In this wide-ranging book, Wall Street legend Henry Kaufman recounts the events surrounding the catastrophic collapse of Lehman Brothers from his then vantage point on the board. He explains how, ironically, the Federal Reserve's shortcomings contributed to its growing power. And he argues that Dodd-Frank - by sanctioning rather than truly addressing the too-big-to-fail dilemma - squandered a rare opportunity for essential reform.
Whether sparring in print with Citicorp's mercurial Walter Wriston, consulting with British Prime Minister Margaret Thatcher, spurning a deal with junk bond king Michael Milken, or reflecting on his long-time friend Paul Volcker, Kaufman brings readers inside post-war Wall Street. Looking ahead, he dissects major national and global trends and the likely future of credit markets, financial institutions, and leading economies.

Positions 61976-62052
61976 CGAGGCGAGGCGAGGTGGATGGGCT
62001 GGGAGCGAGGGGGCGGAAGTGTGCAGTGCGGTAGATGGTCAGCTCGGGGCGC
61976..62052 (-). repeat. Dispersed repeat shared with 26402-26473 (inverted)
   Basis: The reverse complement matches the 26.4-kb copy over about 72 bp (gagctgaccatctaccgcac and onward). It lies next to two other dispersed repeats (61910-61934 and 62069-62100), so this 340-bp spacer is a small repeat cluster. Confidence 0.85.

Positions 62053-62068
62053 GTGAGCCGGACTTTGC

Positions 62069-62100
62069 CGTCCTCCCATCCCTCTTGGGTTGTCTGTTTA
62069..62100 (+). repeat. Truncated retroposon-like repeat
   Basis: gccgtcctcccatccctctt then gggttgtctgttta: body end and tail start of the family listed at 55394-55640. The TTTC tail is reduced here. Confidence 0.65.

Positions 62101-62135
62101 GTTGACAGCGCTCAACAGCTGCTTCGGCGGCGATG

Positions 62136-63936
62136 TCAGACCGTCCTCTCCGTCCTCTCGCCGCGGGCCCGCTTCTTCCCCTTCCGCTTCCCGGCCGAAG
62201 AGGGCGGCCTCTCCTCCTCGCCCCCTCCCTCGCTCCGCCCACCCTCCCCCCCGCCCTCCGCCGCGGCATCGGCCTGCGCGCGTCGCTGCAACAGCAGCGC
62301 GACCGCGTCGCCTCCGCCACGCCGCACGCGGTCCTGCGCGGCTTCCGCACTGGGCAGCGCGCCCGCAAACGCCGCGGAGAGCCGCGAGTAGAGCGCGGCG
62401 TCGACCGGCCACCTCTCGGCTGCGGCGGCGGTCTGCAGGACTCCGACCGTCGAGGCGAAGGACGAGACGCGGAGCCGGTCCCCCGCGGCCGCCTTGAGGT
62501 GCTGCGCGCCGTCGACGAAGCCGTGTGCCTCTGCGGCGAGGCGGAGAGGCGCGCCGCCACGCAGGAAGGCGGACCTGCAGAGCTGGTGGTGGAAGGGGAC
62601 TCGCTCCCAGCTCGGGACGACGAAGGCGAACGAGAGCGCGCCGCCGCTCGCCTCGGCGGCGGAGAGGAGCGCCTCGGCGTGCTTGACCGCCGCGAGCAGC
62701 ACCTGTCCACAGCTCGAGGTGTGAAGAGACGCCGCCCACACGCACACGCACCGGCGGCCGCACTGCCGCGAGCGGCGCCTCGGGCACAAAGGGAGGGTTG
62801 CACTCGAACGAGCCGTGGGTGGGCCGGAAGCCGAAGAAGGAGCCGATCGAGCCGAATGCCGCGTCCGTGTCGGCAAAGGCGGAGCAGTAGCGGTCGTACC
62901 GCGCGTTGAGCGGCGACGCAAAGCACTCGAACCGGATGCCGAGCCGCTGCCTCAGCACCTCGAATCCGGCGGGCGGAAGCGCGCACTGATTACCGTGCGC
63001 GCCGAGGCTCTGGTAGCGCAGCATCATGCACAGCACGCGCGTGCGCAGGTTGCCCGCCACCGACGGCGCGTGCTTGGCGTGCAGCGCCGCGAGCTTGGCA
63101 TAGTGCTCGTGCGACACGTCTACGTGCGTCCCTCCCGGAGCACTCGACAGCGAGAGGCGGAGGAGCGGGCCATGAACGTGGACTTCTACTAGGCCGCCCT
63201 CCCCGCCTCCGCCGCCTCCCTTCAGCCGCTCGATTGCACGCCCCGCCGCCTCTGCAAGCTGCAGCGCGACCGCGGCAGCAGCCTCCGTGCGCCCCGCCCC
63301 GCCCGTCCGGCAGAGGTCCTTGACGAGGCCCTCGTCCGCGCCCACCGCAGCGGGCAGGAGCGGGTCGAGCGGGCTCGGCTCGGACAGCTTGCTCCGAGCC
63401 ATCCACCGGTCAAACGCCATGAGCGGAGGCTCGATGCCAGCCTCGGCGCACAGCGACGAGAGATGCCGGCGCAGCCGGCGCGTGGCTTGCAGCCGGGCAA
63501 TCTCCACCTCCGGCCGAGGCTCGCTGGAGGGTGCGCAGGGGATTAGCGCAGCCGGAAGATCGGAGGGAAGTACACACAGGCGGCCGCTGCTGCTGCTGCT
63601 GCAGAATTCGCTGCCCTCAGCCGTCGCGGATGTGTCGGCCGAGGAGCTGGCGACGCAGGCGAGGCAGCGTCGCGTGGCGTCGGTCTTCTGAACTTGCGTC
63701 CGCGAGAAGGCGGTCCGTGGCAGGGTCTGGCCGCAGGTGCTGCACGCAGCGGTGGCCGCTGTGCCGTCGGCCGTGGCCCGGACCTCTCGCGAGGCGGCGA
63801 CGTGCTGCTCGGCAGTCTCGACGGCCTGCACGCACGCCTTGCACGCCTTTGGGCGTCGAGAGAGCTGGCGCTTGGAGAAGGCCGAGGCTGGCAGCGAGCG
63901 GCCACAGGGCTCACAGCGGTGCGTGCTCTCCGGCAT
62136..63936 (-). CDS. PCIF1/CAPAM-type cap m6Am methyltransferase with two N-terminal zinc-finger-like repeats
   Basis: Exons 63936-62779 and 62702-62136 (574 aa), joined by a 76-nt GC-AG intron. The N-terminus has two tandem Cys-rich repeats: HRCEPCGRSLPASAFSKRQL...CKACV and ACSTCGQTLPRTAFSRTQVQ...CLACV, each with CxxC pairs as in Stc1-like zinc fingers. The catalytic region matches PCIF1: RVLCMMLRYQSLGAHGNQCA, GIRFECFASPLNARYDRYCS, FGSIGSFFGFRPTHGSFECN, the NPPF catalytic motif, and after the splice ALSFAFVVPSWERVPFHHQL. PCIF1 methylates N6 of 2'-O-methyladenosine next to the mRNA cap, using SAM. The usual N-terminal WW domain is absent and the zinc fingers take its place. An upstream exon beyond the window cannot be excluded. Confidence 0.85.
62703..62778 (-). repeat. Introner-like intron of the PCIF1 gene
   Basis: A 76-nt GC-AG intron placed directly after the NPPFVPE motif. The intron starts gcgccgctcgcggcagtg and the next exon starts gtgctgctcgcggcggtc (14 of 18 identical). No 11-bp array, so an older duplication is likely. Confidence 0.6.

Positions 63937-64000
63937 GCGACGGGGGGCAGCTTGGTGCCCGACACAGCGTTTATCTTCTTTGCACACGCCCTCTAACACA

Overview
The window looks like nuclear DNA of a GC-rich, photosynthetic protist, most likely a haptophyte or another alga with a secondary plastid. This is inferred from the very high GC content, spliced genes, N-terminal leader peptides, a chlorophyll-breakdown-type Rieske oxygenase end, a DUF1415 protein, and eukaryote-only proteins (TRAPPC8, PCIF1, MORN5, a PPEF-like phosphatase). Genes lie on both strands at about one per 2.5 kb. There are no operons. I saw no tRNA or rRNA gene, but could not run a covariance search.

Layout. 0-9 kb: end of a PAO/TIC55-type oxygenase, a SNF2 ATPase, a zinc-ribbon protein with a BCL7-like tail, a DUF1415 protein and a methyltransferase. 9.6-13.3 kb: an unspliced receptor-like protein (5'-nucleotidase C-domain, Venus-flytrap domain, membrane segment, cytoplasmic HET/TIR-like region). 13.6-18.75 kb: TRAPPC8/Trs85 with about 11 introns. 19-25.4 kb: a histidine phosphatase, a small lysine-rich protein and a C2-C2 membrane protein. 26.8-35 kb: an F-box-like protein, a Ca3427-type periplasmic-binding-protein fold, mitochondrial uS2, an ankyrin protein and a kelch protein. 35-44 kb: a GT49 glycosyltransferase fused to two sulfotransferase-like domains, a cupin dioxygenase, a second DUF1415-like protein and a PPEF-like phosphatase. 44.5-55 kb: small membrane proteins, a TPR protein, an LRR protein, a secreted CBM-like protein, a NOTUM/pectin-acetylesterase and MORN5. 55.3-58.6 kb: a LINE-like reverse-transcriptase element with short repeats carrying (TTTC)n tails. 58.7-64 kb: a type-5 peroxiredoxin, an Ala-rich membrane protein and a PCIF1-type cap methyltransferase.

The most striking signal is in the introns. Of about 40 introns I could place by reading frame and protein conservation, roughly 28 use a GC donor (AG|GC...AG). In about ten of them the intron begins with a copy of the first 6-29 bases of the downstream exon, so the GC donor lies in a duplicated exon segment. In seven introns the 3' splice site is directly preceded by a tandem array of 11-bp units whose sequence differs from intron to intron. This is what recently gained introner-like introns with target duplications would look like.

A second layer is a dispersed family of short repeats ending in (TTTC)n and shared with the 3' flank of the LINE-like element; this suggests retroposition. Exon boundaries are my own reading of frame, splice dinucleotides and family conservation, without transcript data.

As we search for bearings in the wake of the 2008 financial debacle, Henry Kaufman offers sage and penetrating analysis of today's superheated and - he argues - still-fragile financial world.
Henry Kaufman (PhD, New York University) is President of Henry Kaufman & Company, Inc., an economic and financial consulting firm established in 1988. He previously served as head of research and in the senior management of Salomon Brothers, and worked at The Federal Reserve Bank of New York and in commercial banking. Invited to speak before many leading economic and finance organizations around the world, Dr. Kaufman was three times designated one of the thirty most influential Americans by U.S. News & World Report. In 2001, the National Association of Business Economics conferred on him its prestigious Adam Smith Award.